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Tell me about your upcoming projects as we wrap up!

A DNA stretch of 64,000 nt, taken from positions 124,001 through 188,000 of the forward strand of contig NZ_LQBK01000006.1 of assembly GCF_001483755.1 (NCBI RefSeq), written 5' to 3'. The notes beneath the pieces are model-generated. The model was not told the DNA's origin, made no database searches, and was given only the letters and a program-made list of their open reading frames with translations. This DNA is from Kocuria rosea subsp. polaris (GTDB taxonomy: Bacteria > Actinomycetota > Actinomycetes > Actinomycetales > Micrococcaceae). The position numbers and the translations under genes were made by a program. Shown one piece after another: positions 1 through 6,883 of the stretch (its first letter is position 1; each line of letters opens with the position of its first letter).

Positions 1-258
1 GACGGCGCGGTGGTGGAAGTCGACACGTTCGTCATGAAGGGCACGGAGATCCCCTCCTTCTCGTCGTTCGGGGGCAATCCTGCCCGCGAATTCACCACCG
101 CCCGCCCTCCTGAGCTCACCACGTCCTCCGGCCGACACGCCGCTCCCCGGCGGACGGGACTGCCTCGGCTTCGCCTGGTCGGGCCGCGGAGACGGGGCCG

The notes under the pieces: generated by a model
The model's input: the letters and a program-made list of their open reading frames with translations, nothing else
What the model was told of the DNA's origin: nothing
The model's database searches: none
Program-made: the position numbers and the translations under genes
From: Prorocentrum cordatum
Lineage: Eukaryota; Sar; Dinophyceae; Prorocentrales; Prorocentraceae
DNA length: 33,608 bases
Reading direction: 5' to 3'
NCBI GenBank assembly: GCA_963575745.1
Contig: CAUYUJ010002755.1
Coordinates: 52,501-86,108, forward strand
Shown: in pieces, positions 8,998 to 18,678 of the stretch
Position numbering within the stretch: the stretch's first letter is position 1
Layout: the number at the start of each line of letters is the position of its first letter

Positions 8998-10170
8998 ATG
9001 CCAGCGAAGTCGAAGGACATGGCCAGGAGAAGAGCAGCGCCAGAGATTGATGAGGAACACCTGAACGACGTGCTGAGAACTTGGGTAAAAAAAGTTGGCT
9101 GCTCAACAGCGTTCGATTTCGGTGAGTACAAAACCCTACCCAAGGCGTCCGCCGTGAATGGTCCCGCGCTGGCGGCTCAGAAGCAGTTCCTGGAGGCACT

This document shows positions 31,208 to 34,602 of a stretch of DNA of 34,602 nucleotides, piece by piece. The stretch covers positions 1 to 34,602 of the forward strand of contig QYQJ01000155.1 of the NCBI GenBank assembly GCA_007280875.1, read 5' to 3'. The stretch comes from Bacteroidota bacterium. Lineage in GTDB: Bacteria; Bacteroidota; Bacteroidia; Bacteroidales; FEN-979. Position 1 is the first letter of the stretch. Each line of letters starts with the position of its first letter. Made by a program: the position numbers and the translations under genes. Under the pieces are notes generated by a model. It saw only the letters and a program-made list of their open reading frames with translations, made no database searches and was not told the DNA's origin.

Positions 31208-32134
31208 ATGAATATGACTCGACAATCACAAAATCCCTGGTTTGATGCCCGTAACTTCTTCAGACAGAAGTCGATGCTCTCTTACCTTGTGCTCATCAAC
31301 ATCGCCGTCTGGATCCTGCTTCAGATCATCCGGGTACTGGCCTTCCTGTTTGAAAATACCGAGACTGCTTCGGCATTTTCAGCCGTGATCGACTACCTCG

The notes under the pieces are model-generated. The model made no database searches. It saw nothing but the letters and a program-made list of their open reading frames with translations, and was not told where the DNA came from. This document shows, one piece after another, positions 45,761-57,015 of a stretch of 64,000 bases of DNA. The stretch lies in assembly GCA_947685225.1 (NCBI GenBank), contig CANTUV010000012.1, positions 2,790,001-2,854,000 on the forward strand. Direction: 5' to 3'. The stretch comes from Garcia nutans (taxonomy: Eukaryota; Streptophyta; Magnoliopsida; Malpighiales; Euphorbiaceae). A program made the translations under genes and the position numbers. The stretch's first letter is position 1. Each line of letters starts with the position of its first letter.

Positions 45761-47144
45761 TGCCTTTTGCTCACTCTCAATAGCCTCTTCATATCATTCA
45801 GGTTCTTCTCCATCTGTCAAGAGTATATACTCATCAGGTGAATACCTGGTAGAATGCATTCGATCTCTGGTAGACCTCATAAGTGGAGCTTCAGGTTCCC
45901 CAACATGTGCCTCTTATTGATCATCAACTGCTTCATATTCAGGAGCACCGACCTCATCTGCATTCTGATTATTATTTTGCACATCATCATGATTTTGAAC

In the first six months of the year, I finished two films. The last 3-4 years have been thankfully very busy. We produced a film called ‘SSS7’ which I did more as a personal exercise because I thought it would be very challenging to be the only actor in the frame. That kind of thing hasn’t been done in Hindi for over 40-50 years. I think Dutt Sahab did it in the 50s or 60s. I can’t remember the exact date. I had a month off, I went to Chennai and we shot that film. We’re in the last leg of the post-production and after that we’ll slate it for release. ‘Ghoomer’ is ready for release. I finished a film with Emmay Entertainment earlier this year and in a couple of months, it should be ready. I just wrapped a film with Remo D’souza. In August, I start my next film with Shoojit Sircar. So, next year I will have a flurry of releases.